Artificially dated - this blog did not exist back then.
This has been copied here in revised form.
Three days ago, Frank Rich in the NYTimes made the case that the USA has a death-wish.
What Western society has is a breath death-wish. They have this because they are both a settler culture, and also a (repressed) warrior culture. Something of a contradiction.
The breath-death-wish is the West's answer to the question: 'what is the relation between two of us?' It is the urge that no-one breathe in a way to produce a third-eye (or that no-one breathe in conflict with their born primate status).
The West accomplishes this partly with ... the birthday party.
[It has done so since the maturity of the Industrial Revolution].
The defining moment is when the individual blows out his own candles.
The unconscious knows of the breath's contingent relation to memory. It understands that the animal literally can choose which of its own memories to send more of the body's resources to.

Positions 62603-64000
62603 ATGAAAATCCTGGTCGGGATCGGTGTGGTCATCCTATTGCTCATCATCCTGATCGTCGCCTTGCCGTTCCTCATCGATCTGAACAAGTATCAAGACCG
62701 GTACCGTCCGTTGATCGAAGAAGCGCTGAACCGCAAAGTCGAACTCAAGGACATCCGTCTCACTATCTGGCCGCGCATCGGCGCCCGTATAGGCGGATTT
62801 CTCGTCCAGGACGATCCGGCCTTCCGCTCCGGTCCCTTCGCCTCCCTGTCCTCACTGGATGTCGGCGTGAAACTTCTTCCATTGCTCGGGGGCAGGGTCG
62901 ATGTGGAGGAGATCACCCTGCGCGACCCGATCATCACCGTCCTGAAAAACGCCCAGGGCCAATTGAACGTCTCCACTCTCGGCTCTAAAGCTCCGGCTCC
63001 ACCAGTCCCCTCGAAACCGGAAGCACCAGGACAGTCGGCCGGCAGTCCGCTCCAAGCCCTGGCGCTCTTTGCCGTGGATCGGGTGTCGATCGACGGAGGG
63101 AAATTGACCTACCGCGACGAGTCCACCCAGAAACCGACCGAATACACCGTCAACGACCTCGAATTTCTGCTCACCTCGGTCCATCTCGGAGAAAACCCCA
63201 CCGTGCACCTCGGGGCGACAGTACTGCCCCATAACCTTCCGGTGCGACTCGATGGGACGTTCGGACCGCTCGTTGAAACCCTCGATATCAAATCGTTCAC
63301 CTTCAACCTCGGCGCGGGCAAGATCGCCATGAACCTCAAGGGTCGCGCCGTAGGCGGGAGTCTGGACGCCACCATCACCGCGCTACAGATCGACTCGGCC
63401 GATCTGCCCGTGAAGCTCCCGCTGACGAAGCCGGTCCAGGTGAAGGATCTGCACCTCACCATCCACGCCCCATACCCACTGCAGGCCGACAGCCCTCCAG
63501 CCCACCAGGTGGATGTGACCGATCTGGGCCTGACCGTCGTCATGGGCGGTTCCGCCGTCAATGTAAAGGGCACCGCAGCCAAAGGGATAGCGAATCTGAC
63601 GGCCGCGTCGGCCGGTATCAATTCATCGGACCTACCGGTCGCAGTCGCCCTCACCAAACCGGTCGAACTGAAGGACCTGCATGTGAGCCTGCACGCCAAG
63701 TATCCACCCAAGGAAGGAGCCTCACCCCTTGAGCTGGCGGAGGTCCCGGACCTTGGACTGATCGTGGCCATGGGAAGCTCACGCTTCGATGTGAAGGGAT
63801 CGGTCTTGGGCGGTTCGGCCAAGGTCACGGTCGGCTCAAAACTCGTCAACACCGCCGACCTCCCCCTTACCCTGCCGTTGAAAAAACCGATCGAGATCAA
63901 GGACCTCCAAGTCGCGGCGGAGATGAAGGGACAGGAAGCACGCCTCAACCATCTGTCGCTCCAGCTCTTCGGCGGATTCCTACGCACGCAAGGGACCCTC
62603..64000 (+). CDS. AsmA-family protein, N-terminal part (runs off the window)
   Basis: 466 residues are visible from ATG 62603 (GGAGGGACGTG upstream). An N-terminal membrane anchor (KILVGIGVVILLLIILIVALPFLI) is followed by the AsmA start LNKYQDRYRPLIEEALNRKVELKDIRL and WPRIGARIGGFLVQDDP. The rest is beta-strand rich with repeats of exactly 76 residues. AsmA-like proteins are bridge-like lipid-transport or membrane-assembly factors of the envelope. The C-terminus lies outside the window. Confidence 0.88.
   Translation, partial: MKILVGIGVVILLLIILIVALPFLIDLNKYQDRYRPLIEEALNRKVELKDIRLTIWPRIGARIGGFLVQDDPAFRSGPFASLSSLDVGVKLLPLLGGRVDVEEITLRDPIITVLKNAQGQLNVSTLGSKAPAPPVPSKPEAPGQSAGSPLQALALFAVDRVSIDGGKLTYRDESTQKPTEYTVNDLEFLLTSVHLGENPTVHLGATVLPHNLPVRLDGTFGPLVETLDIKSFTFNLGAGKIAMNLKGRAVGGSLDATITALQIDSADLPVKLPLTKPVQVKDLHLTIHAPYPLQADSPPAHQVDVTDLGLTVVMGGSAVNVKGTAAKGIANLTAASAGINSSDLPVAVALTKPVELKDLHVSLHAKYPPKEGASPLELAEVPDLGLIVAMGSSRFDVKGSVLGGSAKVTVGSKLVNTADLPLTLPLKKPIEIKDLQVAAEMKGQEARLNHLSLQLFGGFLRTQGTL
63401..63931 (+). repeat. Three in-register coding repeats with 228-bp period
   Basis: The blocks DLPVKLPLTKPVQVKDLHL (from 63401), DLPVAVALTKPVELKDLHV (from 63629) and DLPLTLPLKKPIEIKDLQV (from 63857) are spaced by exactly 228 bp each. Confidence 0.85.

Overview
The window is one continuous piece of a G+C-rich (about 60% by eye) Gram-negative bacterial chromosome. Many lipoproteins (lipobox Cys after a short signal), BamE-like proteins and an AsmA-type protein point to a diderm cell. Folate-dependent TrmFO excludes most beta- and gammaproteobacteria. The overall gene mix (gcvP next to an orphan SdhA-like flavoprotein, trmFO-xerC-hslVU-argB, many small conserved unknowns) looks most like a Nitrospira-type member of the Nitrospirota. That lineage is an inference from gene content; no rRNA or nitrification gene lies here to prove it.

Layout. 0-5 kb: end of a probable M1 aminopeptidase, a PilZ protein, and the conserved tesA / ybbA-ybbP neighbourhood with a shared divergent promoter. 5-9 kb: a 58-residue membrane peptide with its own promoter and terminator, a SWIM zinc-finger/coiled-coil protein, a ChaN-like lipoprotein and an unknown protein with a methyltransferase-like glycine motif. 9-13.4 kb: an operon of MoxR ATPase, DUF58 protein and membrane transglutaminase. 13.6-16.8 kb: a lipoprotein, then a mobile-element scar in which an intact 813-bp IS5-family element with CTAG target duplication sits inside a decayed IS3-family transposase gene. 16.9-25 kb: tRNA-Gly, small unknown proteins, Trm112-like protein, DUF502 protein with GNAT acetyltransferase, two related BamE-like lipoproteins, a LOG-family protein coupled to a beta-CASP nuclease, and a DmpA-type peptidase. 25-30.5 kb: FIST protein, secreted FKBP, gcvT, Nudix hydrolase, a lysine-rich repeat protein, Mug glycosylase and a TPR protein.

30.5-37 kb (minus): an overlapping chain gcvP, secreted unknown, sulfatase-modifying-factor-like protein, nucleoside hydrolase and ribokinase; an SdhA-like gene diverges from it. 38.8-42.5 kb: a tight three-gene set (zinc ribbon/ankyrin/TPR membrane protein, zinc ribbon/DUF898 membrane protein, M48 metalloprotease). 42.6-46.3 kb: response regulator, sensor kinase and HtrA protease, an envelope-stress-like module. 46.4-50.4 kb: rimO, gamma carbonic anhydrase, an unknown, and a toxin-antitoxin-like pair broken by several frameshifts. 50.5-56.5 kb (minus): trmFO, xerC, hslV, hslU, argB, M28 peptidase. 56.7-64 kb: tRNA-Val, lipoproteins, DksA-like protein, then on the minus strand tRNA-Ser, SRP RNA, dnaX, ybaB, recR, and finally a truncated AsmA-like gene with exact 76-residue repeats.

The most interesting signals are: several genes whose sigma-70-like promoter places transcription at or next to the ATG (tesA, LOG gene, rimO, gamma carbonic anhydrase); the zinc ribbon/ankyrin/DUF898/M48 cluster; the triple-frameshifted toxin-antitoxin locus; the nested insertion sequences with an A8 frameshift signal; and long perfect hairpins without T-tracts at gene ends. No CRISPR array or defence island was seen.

Only when the child extinguishes these symbols of his own potential enlightenment does he get a) his true, secret wish and b) the sweet cake and ice cream.
the affinity for blackThe unconscious breath-death-wish is so significant it appears on the surface of society in many ways. It often appears as an affinity for blackness or death-symbols.
The black in these cases means multiple things:
- The person is mourning the childhood death of their own enlightenment (and their participation in it)
- the person wants no-one else to be enlightened, so unerringly they wish to 'kill' a certain type breathing by other people (this is the breath-death-wish)
[Frank Rich's column arguing the USA culture as a death-wish discussed the Terri Schiavo phenomenon and the death of the Pope]
Ultimately some people who have profoundly internalized this ceremony and crippled their own memories accordingly see on TV a woman they never met in a coma (but blinking her eyes), or they see a passed-on religious figure in white (who they normally could figure out was an ass****), and project their own loss onto that person, and mourn.